There were not too many parties when I was growing up. It’s just the way it was in a large family with little resources and a working mother who held down two paying jobs in addition to her main “job” as mother to a brood of eight children.
So I was flattered, humbled, shy and totally overwhelmed when a group of prominent Sudbury women threw a party to congratulate me on my new role as publisher of Northern Ontario Business, 15 years ago.
I felt an enormous amount of pride that these wonderful, talented, enthusiastic women celebrated the achievement and advancement of another woman who had worked through the ranks to get to the top. I know I thanked them all back then, but I am certain they never knew how much this gesture of genuine celebration meant to me over the years.
That was the first thought I had when I heard the news Diane Marleau had succumbed to cancer on Jan. 30. I remember her at the party that evening so many years ago, congratulating me on becoming the first woman publisher of Northern Ontario Business and one of a few women publishers in Canada.
I remember her telling me the doors were starting to open up to women, and that we had a great responsibility to do a good job and to mentor the younger women around us. Diane was genuine. She truly wanted to do her best for her community and her constituents and I’m certain there were many times when that was a herculean ambition.
It’s hard to be in politics. It’s not a job for the weak of spirit or the weak of will. You need a thick skin, an undying belief you can really make a difference, and the support of key people in your life to hold you up when you are being kicked down. Diane had that support, and whether she realized it or not, she projected similar strength to those around her with her generous encouragement and uplifting spirit.
Diane’s passing followed closely on the heels of another influential Sudburian, Rachel Proulx, who passed away Dec. 26, 2012.
Rachel had a long and painful battle with multiple sclerosis, but that didn’t stop her from continuing her life-long ambition to further the rights of women, the disabled and her beloved francophone community. She had been described as a “force of nature,” who was passionate about many causes and worked tirelessly on behalf of those who could not do it themselves.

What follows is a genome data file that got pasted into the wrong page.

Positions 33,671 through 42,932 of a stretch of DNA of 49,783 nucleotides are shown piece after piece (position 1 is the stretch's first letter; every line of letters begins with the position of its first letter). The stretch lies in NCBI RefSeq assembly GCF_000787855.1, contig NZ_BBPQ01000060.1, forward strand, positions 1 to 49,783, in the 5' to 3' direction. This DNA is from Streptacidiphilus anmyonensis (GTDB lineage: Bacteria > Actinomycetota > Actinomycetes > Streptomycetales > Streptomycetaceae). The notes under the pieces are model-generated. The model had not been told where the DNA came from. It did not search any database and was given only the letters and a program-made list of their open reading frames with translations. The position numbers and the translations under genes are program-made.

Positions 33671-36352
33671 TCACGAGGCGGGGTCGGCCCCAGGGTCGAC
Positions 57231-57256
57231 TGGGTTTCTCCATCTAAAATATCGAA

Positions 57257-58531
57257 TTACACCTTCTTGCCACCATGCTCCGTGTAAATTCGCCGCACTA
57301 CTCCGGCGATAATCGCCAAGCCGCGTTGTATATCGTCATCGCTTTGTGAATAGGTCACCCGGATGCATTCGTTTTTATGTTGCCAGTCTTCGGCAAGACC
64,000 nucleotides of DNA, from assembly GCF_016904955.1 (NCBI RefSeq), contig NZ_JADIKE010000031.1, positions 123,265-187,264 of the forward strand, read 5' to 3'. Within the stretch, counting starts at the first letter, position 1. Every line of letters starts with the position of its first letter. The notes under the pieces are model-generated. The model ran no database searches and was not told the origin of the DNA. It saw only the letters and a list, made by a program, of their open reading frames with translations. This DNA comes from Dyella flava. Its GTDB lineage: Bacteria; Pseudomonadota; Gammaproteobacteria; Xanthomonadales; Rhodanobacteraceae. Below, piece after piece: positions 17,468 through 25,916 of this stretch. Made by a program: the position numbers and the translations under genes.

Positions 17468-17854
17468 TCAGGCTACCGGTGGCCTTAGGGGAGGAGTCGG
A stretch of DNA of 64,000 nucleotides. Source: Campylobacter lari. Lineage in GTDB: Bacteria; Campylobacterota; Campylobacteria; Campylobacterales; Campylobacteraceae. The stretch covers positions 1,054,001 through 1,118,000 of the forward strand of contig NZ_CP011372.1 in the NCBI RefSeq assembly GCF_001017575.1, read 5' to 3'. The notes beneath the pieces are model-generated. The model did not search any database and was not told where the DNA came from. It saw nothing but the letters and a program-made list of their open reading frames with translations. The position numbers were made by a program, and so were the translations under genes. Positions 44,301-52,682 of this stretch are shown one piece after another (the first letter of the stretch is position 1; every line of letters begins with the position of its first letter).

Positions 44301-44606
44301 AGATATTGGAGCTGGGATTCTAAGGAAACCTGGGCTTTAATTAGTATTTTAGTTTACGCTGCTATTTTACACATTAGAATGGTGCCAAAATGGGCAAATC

I have fond memories of Rachel, too, and her driving force in the community. Her accomplishments with the Business and Professional Women’s Club (BPW) are legendary. Not only did she serve as the president of the BPW Greater Sudbury, Rachel was also the national president of the organization and spent 25 years among the ranks of working women, helping to create a venue and atmosphere to promote opportunities and their interests.
Diane and Rachel had qualities that remind me of another great woman who influenced those around her with her incredible work ethic, her quick humour and charm and her enthusiasm for life. My mother, Lillian, was not a known politician or a community builder. But she was a strong, ethical woman who did her best under whatever circumstances life threw at her and forged ahead with more brawn and brains than just about anyone I ever knew.
What she shouldered every day of her life would sink a ship, but to meet her you would never know of her turmoil. And like Diane and Rachel, she never really knew the positive influence she had on people or how her dogged determination to succeed, while motoring over enormous obstacles, inspired more than one generation.
I feel the need to say thank you to Diane, Rachel, and Lillian, and to all sincere, passionate and strong individuals who continue to inspire and to lead us forward.
We have much to learn from their lives and their legacies.
Patricia Mills is the publisher of Sudbury Living magazine.